Suppose again that they accepted the Caliph, regardless of how, will Pakistani generals agree to put their country's nuclear capabilities under the command of a ruler from outside their country? And if they did, would the Chinese, Americans, Europeans, and Indians agree?
In addition, as the Caliphate is a Sunni institution, would the Caliph be accepted by the Shias in the Arab and Islamic countries?
Setting aside the ideas of political authority, political science and sociology in modern times, what would the Caliphate look like from a historical perspective?
The Caliphate in its latest manifestation, during the Ottoman Empire, fell for internal and external reasons: Internal due to the rise of nationalism among its peoples, and external because the Western countries wanted to divide its spoils. This nationalist tendency, responsible for the fall of the Caliphate, is presently a thousand times stronger than it was a hundred years ago: it has succeeded in establishing institutions of statehood and local identities within defined and recognized boundaries.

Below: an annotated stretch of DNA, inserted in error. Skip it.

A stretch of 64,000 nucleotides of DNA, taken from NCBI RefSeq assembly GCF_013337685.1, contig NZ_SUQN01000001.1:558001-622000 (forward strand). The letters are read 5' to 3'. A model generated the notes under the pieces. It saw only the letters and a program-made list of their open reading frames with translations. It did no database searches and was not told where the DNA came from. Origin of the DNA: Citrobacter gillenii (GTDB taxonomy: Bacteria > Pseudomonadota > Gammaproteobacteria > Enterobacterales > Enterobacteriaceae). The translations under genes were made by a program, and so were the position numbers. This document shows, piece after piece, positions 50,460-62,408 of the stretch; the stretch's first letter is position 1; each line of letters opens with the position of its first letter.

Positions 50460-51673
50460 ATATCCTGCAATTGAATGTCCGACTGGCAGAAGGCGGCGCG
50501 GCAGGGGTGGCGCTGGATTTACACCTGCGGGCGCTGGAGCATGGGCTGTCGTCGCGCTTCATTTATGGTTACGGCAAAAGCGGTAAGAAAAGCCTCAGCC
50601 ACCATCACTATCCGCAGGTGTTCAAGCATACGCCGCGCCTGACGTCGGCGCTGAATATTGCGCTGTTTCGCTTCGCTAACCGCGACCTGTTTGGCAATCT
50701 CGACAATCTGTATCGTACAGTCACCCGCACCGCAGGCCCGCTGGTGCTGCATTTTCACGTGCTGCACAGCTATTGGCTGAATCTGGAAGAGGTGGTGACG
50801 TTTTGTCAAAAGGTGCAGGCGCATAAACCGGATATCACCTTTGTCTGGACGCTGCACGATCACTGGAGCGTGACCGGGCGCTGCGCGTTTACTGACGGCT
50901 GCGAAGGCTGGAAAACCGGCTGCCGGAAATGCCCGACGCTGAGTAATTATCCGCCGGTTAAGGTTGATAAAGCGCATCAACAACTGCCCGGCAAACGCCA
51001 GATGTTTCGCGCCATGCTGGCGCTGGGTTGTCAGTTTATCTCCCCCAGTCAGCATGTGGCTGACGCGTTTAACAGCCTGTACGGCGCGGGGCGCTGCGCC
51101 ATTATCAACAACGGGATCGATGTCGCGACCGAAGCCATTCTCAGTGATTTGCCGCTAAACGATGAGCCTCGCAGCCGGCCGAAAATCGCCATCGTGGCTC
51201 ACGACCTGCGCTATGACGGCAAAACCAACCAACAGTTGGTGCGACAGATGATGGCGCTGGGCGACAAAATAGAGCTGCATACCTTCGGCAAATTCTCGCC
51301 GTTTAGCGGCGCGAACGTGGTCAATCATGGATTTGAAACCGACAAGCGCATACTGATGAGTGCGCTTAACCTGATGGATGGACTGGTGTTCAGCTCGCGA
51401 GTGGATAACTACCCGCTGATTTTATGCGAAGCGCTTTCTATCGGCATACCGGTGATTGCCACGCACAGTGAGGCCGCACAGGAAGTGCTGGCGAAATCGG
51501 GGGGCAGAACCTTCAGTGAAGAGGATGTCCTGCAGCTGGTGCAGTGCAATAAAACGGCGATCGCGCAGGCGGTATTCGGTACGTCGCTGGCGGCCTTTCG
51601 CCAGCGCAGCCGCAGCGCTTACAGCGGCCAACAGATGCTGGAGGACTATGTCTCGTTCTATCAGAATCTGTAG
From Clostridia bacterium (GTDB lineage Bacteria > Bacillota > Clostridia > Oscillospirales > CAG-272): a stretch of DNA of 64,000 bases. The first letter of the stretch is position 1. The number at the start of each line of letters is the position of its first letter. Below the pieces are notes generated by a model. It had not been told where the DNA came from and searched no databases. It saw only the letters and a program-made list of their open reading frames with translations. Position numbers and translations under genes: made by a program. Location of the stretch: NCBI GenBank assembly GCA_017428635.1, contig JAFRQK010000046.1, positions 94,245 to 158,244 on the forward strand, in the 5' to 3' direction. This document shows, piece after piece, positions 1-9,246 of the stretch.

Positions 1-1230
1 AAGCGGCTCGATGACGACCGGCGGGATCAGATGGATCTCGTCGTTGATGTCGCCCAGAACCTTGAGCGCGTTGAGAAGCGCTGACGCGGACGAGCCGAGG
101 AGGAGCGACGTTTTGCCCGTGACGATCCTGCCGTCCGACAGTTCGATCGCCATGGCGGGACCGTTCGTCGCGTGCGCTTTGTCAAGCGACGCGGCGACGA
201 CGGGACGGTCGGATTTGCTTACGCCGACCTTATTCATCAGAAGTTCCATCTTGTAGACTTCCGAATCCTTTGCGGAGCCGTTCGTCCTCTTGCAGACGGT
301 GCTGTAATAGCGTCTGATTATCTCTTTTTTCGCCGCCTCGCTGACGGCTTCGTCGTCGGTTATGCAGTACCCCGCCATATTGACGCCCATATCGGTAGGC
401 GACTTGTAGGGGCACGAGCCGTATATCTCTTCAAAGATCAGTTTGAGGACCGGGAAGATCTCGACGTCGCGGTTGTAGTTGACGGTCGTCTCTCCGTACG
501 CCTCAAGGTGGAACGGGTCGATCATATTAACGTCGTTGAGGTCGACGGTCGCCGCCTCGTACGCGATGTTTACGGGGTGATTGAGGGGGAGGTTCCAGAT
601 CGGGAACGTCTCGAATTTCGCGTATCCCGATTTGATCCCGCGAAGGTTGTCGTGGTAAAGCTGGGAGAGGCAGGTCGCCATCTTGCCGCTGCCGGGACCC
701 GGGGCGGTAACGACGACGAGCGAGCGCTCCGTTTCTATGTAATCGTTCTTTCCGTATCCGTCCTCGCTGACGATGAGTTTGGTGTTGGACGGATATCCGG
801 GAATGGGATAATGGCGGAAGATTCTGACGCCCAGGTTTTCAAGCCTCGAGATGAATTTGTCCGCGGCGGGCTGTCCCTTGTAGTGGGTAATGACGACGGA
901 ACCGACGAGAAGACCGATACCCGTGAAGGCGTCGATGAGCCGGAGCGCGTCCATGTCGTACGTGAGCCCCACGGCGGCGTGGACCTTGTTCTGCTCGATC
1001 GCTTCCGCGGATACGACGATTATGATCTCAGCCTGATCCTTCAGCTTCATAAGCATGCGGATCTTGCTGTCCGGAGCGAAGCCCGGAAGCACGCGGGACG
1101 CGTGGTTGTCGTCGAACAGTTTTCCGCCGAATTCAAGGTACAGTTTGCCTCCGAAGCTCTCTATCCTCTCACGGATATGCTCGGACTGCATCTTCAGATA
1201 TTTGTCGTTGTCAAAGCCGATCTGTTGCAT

Throughout most of the history of Islam, regional, tribal and ethnic tendencies have transformed the authority of the Caliphate into a symbolic one. While local rulers established kingdoms, sultanates and states, which in their administrative and political sense do not fall under the authority of the Caliph, he has become a hostage to strong rulers in one state or another.